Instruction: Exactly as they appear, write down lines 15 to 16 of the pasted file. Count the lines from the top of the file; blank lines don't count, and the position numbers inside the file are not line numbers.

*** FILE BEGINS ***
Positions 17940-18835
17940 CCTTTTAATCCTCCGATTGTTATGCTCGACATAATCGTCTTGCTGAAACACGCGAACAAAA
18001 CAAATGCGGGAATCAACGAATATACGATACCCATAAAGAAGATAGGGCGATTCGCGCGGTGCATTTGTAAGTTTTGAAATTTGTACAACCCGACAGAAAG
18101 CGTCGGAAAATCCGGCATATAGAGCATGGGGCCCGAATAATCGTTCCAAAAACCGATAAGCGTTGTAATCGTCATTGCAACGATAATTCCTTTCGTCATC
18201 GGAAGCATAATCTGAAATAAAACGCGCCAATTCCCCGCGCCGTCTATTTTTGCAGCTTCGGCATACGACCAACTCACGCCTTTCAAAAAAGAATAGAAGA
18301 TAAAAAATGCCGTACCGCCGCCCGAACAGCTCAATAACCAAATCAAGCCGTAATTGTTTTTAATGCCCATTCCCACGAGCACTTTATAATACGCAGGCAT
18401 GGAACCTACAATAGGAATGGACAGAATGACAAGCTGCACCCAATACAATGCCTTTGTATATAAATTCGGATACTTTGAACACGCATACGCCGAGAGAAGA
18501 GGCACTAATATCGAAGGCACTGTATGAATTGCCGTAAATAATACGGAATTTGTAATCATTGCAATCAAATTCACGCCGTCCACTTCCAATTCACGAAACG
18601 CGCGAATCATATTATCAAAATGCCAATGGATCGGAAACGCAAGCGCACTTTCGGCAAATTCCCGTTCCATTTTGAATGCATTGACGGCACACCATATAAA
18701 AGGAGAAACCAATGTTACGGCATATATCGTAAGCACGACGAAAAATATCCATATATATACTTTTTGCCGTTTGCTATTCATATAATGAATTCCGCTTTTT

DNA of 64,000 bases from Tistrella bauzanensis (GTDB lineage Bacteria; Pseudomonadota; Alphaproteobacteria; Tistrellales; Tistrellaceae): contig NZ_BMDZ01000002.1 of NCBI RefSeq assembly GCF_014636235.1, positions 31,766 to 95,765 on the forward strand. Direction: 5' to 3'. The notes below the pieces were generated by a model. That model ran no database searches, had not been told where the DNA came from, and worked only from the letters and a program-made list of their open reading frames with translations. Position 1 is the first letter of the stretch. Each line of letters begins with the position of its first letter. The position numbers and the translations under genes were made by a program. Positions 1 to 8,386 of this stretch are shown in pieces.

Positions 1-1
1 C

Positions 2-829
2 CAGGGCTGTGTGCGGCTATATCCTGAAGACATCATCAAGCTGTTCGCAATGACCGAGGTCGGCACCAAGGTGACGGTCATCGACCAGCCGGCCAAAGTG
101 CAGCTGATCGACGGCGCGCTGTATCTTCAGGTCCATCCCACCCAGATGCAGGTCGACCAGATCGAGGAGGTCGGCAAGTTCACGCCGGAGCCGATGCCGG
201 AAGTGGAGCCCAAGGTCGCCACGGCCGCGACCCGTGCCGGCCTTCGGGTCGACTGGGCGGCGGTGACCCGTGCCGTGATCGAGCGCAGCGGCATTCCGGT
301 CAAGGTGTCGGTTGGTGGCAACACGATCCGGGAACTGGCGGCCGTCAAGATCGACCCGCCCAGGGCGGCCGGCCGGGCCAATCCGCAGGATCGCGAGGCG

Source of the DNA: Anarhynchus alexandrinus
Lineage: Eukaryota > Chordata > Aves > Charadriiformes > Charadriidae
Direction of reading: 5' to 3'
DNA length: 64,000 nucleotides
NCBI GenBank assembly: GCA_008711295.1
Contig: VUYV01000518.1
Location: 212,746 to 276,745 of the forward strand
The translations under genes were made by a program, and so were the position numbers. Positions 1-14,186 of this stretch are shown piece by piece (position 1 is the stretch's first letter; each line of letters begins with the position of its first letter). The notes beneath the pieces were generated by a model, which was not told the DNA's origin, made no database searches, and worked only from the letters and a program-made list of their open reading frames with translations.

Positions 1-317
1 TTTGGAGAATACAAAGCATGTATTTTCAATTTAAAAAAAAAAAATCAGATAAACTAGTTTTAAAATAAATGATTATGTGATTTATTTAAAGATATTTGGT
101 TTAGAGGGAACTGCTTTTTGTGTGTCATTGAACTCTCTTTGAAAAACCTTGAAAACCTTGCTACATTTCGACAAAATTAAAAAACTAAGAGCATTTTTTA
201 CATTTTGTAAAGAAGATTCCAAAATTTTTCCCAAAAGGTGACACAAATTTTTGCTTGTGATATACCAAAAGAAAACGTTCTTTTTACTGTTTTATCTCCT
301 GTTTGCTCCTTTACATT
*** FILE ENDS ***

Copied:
2 CAGGGCTGTGTGCGGCTATATCCTGAAGACATCATCAAGCTGTTCGCAATGACCGAGGTCGGCACCAAGGTGACGGTCATCGACCAGCCGGCCAAAGTG
101 CAGCTGATCGACGGCGCGCTGTATCTTCAGGTCCATCCCACCCAGATGCAGGTCGACCAGATCGAGGAGGTCGGCAAGTTCACGCCGGAGCCGATGCCGG